A First Look
Not unusually for a Victorian novel, the heroine of this story, Ruth, must die for her sin of falling into seduction. Ruth’s story cannot meet a happy end, which, typically for a Victorian heroine, involves marriage to an exemplary gentleman. The plot does not even permit her noble spinsterhood; that compensation is awarded to chaste (and sometimes annoying – see Miss Bates in Jane Austen’s Emma) ladies only. Conversely, Ruth must not only die but also toil in atonement (as a sickbed nurse) for her error, however innocently or ignorantly she committed it.
Such notions are hardly Scriptural, and if you hadn’t noticed the above chain of circumstances in the story until now you may be tempted to throw this book out the window now and every other Victorian author with it. Romans 6:23 assures that God offers eternal life to believers in Christ, regardless of their past. Ruth’s life and death seem contrary to a basic understanding of Christian salvation. Stories of believers physically and mortally punished for their sins are not spiritually truthful, never mind inspiring narratives to read.
Gaskell’s portrayal of Christianity appears to become more muddled by considering the antagonist of the novel, who commits the same sin as Ruth and yet does not meet the same end as her. The narrator clearly paints Bellingham as evil, yet he survives the same sickness that kills Ruth, and certainly does not spend his life toiling; he lives a life of privilege and exudes a degree of laziness. He is even allowed an engagement and there is no indication he will be barred from a happy, married ending because of his past.
Again, the disparate treatment of Ruth and Bellingham oppose scripture about salvation, in this case that it is offered equally to men and women. Why does the woman pay for her sins but not the man in this story?
A More Redeeming Look
“I take my stand with Christ against the world.” – Ruth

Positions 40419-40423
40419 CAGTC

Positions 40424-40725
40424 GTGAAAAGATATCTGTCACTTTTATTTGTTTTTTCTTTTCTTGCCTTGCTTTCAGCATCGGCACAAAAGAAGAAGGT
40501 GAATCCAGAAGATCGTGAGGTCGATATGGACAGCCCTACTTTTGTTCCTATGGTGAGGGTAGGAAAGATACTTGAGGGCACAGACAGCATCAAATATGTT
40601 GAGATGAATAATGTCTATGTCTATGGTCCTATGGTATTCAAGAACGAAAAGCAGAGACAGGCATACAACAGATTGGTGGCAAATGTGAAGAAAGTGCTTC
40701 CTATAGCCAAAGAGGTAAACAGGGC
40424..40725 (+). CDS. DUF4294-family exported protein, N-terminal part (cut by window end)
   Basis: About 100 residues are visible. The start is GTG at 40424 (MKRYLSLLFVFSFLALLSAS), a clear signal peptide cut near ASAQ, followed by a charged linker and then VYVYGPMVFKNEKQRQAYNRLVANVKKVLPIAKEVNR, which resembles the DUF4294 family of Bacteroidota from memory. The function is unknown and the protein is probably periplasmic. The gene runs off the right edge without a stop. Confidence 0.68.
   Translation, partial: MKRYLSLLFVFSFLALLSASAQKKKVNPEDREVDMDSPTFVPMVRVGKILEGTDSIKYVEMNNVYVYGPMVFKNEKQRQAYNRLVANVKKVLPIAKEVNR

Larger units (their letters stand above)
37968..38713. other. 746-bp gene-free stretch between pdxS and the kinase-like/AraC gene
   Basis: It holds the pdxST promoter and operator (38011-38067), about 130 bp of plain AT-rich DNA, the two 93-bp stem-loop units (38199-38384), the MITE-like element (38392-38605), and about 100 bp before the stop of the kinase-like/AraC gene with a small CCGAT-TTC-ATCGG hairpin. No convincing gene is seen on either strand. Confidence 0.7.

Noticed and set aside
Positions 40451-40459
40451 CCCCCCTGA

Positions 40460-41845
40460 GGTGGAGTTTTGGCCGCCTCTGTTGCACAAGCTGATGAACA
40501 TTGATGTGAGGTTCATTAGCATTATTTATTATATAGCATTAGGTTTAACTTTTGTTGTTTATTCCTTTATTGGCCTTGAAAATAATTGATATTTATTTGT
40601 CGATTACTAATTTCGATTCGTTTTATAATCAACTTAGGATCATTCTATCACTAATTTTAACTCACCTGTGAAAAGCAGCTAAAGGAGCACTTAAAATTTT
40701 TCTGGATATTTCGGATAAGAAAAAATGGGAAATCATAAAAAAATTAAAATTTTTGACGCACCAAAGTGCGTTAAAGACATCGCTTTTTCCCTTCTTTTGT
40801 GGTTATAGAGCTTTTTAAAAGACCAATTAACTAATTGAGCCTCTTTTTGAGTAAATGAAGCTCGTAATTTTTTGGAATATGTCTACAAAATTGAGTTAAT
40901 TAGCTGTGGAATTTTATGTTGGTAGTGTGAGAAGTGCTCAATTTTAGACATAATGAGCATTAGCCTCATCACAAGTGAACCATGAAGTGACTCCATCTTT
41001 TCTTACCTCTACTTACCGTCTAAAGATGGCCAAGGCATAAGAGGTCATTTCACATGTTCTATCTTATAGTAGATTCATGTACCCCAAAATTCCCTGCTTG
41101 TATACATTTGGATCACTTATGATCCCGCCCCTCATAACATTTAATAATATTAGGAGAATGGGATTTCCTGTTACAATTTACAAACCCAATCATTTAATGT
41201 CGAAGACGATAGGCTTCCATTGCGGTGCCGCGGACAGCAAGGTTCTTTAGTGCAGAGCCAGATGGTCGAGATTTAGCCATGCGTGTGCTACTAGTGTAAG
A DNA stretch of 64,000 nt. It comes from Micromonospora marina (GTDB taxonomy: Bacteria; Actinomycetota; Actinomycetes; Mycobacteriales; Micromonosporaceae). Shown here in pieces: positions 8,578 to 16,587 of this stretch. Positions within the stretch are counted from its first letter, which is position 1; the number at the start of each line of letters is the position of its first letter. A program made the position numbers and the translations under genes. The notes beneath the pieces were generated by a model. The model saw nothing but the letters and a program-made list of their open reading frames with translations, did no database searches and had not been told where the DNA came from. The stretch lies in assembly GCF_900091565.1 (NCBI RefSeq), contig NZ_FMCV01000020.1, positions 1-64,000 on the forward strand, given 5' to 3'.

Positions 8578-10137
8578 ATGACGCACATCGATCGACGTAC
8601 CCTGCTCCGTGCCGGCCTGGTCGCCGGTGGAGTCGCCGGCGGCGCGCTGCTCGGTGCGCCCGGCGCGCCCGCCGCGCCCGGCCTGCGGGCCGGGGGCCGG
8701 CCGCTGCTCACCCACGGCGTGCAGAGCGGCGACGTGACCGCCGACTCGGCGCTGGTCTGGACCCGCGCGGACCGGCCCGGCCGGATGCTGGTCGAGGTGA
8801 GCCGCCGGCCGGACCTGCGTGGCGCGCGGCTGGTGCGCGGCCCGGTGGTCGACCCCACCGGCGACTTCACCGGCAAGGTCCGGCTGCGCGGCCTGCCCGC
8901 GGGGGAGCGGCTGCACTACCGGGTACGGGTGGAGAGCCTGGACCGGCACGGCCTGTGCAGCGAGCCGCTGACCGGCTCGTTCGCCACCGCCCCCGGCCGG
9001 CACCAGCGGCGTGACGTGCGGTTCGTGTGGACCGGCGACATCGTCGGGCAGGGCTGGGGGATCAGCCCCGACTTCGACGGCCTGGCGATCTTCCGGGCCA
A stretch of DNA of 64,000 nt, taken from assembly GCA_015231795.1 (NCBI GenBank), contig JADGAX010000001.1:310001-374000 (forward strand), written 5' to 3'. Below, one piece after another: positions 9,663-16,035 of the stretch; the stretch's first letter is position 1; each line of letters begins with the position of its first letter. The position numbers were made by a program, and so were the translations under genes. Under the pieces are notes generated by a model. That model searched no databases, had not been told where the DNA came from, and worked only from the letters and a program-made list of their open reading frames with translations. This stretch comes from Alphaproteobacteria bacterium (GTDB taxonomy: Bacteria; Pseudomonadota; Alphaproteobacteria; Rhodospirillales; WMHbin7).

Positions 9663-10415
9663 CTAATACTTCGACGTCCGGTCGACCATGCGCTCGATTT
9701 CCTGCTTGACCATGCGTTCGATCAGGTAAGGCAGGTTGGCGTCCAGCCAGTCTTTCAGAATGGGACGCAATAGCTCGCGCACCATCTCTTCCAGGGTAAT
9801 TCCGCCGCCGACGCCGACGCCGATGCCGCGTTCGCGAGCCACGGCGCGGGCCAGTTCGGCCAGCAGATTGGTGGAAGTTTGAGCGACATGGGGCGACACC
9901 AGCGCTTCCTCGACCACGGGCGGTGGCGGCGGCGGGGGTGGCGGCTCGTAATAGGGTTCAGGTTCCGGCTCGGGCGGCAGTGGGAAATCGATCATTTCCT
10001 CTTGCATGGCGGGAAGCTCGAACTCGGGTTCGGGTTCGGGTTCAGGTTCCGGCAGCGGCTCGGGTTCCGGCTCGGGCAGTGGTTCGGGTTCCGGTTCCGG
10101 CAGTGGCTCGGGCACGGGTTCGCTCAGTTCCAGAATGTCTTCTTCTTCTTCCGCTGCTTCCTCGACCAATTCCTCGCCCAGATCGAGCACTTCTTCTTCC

A closer look at the novel shows that Ruth’s “great Victorian sin” is not all it may seem to outsiders. The narrator states several times that Ruth is only fifteen years of age at the time of her seduction. Ruth is described as innocent and ignorant of what she is doing; she gets a “feeling” sometimes that all is not quite right about her relationship with Bellingham, but mostly she does not seem to understand the significance of what she is doing. Mr. and Miss Benson defend her past because of her youth as well.
Ruth’s age raises a theological question. Did Ruth really sin, if she didn’t know what she was doing? Legally, today, courts would determine Ruth the victim of rape and Mr. Bellingham (that dashing gentleman) would be locked away. Christians today would hardly hold her at fault either. Consider, though, that in Victorian times a girl could legally marry as young as 12 (more commonly, though, women married around the age of 20).
Marriage then was not always the romantic product of choice it is now, however. It was often an exchange of properties and sometimes arranged for the participants. Gaskell’s downplaying of Ruth’s responsibility in the affair is noteworthy, not only because of its radicalness for the Victorian era, but because it helps establish Ruth as blameless, and therefore, perhaps, sinless. [Much could also be said here about the tradition of woman as seductress in literary love affairs that Gaskells upends. In this narrative, woman is victim and man is seducer.]